Gambling is an activity in which people risk money or anything else of value to predict the outcome of a game involving chance. Whether it’s the thrill of winning big or the prospect of losing everything, gambling can trigger feelings of excitement and euphoria. However, it’s important to understand the risks of gambling and how it can affect your mental health. In this article, you will learn more about the different types of gambling and what to do if you’re worried about your own or someone close to you’s gambling behaviors.
Gambling can take many forms, from scratchcards and fruit machines to video games and sports betting. It can also involve wagering with materials that have a value, such as collectible game pieces or cards in a card game such as Magic: The Gathering or Pogs. Some people find pleasure in gambling because it provides them with entertainment and a way to pass the time, while others do so as a way to relieve stress or to socialize with friends. People can even become addicted to gambling if they don’t know how to control their spending or if they’re trying to hide their gambling from family and friends.
The good news is that there are effective treatments for gambling addiction, including cognitive-behavioral therapy and group support groups like Gamblers Anonymous. In addition, the earlier a person seeks help, the more likely they are to recover from their disorder. If you have concerns about the gambling habits of a loved one, speak up and encourage them to get treatment.
While research has been conducted on the effectiveness of gambling treatment, longitudinal studies are crucial for identifying factors that moderate and exacerbate pathological gamblers’ participation in this behavior. These studies can also be used to determine the underlying causes of gambling disorders, which are often associated with mental health conditions such as depression and anxiety.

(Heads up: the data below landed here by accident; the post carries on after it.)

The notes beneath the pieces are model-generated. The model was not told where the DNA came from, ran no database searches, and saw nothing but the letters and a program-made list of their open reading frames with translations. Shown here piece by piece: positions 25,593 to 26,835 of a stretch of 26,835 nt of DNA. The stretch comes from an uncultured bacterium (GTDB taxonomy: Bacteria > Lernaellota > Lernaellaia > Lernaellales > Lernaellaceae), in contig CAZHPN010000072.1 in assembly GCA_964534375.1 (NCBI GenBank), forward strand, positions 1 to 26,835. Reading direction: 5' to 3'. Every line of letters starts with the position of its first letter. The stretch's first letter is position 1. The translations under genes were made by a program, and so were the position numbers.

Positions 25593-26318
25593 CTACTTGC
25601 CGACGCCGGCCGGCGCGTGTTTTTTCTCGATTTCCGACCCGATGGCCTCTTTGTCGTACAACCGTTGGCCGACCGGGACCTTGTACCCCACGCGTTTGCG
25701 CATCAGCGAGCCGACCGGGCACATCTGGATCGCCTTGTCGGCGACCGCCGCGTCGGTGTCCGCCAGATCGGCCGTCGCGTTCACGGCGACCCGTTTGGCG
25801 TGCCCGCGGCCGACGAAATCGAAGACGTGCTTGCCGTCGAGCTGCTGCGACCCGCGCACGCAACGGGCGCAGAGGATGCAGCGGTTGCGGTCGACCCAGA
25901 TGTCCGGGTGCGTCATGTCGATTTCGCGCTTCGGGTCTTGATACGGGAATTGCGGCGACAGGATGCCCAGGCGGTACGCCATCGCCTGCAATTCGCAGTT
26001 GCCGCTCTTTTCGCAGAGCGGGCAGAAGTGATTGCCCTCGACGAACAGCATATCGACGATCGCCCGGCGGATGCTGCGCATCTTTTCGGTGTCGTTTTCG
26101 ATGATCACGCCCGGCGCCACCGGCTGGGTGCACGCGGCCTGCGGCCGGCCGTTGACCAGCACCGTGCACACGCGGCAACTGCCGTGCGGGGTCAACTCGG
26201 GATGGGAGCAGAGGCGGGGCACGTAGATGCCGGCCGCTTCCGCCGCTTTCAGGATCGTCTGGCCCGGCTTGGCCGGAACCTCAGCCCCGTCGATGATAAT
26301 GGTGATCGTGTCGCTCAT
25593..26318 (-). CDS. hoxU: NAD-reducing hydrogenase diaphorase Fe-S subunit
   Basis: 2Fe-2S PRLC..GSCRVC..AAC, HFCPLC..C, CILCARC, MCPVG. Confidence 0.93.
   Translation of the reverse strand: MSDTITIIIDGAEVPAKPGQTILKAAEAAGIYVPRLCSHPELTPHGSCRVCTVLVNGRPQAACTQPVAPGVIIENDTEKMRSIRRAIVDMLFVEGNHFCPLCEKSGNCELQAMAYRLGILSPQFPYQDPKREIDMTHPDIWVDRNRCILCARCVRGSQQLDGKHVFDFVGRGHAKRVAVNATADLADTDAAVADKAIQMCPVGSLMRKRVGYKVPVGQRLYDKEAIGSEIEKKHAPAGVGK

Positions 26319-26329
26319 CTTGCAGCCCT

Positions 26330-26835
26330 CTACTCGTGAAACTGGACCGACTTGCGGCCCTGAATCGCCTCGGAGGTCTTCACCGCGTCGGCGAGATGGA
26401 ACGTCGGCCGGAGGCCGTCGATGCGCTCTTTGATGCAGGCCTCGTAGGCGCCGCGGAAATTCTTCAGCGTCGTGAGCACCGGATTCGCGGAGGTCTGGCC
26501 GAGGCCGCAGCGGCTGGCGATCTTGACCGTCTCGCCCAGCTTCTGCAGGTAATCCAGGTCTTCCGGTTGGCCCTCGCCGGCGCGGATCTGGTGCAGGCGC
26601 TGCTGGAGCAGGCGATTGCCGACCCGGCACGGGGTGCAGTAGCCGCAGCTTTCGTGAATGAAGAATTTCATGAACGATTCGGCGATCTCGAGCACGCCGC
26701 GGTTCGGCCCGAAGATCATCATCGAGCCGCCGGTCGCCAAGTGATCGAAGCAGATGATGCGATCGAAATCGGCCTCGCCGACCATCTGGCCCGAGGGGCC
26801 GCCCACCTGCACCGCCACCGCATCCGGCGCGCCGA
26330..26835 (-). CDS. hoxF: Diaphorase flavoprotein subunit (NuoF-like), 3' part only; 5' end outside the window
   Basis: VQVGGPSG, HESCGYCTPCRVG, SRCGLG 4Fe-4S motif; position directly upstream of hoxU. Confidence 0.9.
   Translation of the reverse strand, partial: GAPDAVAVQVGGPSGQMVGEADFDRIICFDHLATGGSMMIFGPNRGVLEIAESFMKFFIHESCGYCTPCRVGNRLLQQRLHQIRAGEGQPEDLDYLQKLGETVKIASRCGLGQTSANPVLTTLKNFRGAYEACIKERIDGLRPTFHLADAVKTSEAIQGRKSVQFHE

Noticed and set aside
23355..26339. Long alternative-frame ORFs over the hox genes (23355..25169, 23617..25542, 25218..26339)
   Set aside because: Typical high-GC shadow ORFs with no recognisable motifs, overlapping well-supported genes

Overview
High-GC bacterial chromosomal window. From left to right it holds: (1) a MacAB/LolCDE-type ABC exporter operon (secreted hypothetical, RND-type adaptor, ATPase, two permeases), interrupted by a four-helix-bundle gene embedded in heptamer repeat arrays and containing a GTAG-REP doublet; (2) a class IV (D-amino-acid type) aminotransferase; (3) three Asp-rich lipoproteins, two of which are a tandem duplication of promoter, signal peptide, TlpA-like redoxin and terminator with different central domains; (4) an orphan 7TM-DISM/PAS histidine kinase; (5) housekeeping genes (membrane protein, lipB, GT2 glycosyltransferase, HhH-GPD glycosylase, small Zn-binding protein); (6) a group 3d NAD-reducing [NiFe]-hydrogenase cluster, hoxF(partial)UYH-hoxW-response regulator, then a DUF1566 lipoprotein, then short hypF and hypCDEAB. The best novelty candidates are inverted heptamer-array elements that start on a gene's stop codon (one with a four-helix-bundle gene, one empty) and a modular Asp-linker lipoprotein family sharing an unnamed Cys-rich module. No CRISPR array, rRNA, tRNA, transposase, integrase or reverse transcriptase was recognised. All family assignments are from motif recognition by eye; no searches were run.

If you’re struggling with gambling addiction, it’s important to seek help as soon as possible. Getting help can improve your quality of life and allow you to rebuild healthy relationships with family and friends. Treatment programs include cognitive-behavioral therapy, family and marriage counseling, career and credit management, and peer support groups. For those with more severe cases of problem gambling, residential or inpatient gambling rehab may be necessary. During treatment, your loved one will learn how to recognize and manage their symptoms so they can overcome them and avoid relapse. Eventually, they’ll be able to stop gambling completely and regain control of their life. Until then, it’s important to stay strong and remember that recovery is possible. You can do this! Just don’t give up if you have a relapse. Instead, focus on regaining your strength and keep working toward recovery. You’ll be glad you did. Good luck! -Melissa O’Neill, Ph.D., MFT, is a mental health and substance use counselor at The Ranch at Southwind in Santa Barbara, California. She has extensive experience treating individuals with gambling disorders and other addictive behaviors.